Blog Post 7: Voting and the Internet

This week, we talked about the implications of the internet on voting patterns and the potential future effects of the internet on how we actually vote and what that might mean. I thought this discussion was pretty interesting because it related directly to my introductory political sociology class. In sociology, we’ve been thinking a lot about how societal forces shape the way people vote and also about what causes people to participate in politics at all. Essentially, with a sociological perspective in mind, the internet is largely affected by the way people vote, but it also has the potential to affect the way way people vote and to change elections.

The aspect of the internet that I am most interested in here is the interaction between individuals and websites, social media platforms, and internet political platforms that feed them information. When I see a political story on the internet, am I seeing it because : A) the internet has analyzed my behaviors and political interests and targeted me for this political story because there is a strong likelihood that I will be interested and click on it -or- B) the internet (or more accurately the people in charge of platforms and other entities with power on the internet) are attempting to shape my preferences by sneakily showing me only certain political stories. My suspicion is that A is mostly correct, but B is probably true to a limited extent as well.

The reason that I am more of an A guy is because our conception of democracy as a system where informed voters make informed decisions about government is largely untrue. In reality, nearly all people know extremely little about the policymaking process, the history of certain policies, the effects of policies on life, or what the majority of government policy even is. When people vote for a candidate, they choose him or her because they identify with him or her best, and/or because he or she is the candidate of the voter’s party. This is not to say that only educated or well informed people are clued in about politics and can make informed choices. In fact, the people who are most politically informed are actually generally least open to rational lines of argument because their political involvement is strongly entrenched in party positions. The educated, moreover, are no more likely to be making informed choices than any other people; it’s not like doctors and lawyers and teachers are spending their free time pouring over thousands of pages of policy briefs and proposals and considering which ones are right for the country and which ones are supported by which candidate. We all just vote based on how we feel, who we identify with, and how our parties tell us.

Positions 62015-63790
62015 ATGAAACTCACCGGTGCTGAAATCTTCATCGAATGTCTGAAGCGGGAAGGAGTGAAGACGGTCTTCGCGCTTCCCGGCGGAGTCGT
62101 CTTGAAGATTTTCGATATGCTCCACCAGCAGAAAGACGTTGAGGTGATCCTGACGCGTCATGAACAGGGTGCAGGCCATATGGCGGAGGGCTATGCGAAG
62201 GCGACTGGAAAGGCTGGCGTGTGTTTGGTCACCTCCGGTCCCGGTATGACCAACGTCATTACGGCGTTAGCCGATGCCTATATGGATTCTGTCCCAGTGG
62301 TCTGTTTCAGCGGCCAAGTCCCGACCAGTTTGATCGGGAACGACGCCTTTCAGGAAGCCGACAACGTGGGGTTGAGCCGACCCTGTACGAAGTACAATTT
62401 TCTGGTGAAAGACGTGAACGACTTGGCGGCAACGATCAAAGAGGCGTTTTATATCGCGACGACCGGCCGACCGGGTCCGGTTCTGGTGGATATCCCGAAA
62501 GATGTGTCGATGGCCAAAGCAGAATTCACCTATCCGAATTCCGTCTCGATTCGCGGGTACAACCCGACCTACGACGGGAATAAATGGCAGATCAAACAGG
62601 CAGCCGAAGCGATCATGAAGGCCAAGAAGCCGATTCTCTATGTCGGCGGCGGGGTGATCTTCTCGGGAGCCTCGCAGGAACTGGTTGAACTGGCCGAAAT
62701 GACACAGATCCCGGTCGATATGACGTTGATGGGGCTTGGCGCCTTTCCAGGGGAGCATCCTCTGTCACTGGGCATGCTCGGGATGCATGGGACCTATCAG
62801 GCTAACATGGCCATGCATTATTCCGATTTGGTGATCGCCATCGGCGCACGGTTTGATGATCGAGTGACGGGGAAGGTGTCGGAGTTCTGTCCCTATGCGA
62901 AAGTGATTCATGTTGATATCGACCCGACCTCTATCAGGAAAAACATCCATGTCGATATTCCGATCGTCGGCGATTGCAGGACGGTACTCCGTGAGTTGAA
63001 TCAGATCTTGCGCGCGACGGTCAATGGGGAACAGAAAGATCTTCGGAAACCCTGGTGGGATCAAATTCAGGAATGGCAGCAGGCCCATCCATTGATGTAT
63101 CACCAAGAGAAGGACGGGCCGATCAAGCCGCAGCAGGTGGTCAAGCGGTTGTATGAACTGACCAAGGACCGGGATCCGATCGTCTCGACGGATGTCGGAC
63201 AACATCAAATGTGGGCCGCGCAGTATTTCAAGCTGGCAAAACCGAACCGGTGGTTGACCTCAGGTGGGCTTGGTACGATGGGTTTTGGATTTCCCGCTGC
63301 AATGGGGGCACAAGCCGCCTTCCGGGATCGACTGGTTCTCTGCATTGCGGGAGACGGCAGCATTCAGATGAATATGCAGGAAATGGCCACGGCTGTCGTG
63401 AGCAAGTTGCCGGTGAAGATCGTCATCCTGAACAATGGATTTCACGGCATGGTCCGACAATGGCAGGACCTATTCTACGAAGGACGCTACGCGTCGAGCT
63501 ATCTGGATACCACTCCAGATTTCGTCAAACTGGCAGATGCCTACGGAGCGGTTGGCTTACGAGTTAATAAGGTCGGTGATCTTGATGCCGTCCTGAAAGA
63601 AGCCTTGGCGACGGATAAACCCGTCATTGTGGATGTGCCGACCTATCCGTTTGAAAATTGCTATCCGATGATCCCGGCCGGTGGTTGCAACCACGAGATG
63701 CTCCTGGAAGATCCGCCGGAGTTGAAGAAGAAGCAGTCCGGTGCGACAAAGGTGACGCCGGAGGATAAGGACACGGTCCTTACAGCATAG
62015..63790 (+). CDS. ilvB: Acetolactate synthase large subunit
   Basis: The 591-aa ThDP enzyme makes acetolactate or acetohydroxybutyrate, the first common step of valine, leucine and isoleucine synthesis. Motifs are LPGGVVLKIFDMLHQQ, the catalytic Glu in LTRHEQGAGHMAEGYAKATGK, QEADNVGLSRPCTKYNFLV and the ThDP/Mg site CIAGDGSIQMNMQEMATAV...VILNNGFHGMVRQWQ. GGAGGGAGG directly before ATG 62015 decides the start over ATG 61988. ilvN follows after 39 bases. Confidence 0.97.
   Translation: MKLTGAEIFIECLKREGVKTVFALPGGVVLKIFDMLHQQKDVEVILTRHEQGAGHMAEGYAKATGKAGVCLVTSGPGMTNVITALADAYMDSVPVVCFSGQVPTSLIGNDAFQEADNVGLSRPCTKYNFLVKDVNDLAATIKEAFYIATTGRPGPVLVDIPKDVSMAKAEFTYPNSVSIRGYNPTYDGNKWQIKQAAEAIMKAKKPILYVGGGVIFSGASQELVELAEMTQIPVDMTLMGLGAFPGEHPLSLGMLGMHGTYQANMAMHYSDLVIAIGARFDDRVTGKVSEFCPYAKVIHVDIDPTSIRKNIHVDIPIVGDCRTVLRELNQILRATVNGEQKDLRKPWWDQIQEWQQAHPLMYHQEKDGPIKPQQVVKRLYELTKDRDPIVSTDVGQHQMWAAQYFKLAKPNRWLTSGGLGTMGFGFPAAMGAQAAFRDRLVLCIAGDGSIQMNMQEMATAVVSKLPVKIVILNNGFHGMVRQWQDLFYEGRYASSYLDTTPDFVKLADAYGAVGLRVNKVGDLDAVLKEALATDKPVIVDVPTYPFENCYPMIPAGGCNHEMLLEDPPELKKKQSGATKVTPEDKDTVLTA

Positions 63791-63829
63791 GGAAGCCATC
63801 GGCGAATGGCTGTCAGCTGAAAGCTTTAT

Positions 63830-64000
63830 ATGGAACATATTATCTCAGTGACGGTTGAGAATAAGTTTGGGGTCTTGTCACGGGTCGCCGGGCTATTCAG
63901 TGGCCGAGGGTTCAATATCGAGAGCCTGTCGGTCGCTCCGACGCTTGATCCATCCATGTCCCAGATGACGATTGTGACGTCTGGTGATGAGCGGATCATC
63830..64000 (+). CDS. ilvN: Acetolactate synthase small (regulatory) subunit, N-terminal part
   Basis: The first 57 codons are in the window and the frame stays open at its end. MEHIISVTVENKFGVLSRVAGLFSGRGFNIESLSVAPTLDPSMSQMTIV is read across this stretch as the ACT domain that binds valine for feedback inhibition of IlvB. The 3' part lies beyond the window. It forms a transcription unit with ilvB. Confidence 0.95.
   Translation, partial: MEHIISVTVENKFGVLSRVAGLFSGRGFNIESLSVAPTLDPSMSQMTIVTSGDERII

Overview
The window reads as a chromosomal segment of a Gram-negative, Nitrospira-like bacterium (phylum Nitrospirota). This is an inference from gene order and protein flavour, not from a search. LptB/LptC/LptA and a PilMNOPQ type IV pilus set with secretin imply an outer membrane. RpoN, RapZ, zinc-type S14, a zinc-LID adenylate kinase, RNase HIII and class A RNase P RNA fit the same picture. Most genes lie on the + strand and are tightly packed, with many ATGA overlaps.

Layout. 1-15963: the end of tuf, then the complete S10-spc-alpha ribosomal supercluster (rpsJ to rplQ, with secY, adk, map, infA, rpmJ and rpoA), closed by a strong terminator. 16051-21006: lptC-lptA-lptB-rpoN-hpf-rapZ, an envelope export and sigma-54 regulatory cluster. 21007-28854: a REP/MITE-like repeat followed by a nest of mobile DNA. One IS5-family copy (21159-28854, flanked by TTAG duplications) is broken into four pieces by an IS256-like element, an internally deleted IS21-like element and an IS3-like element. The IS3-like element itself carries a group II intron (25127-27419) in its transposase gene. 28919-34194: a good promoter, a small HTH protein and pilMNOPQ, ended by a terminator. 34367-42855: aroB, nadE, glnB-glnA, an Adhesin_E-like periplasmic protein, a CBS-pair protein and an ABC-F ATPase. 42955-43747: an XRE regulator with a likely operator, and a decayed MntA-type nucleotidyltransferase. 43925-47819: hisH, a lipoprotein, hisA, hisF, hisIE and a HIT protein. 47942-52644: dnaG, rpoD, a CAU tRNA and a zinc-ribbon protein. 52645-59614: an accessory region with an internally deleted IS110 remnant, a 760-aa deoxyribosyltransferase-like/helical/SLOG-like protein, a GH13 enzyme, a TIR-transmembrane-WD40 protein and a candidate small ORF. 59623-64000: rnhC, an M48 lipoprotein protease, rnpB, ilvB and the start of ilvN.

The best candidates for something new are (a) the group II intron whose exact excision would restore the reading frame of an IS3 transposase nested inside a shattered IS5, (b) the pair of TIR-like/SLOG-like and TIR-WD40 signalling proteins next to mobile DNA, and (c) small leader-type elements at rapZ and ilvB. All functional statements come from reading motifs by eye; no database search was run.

The result of this is that voting patterns are, for the most part, quite stable. People vote for their party’s candidate nearly every single time (that’s why even Donald Trump will likely get at least 40% of the vote). Elections, as a result, are very close and depend on swing voters, who are generally even less informed and politically involved than the general public, and on trends such as incumbency (advantageous for the president after 1 term, but not for his party after 2) and extremely recent economic conditions. When I see a political news story on the internet, it is quite likely that the internet and the powers that be have placed it there based on an understanding that my identifiers-who I am, where I live, my race, age, and education, what I am interested in-shape my political interests in a pretty stable way. The result is that I am more likely to click on certain kinds of stories, so in order to make money off my internet use and to keep me using the internet more, the internet shows me stories I am likely to click on.

That said, however, although voting preferences and political identities are largely stable for the majority of the population, there are a select few swing voters for whom preferences are quite changeable and who typically decide elections. The possibility of B-that the internet attempts to manipulate voter preferences by showing certain headlines-is certainly real for these select few. If companies are able to figure out who has truly malleable preferences and is vulnerable to propaganda and targeting, then the internet represents a new arena for election changing ground game. The internet may not have the potential to shape how most of us lean politicall, but it does have the potential to decide elections by affecting how a limited few of us vote.


  1. Mike Smith

    October 25, 2016 @ 8:42 PM


    I’m far from an expert on the ideas of stable voting patterns and a few swing voters, and so the following are honest questions you might be able to answer from your other classes. Your explanation sounds like it picks a point in time (an election). I want to ask about these qualities over time. It doesn’t seem right to me that a person is either a stable voter or a swing voter for his or her entire life. It’s certainly not my own personal experience. Am I wrong? What is the situation if you look at voters over a lifetime of voting?

  2. school of applied science

    November 10, 2016 @ 8:33 PM


    I hope you can continue this discussion, thank you discussion about this “Voting and the Internet”

Leave a Comment

Log in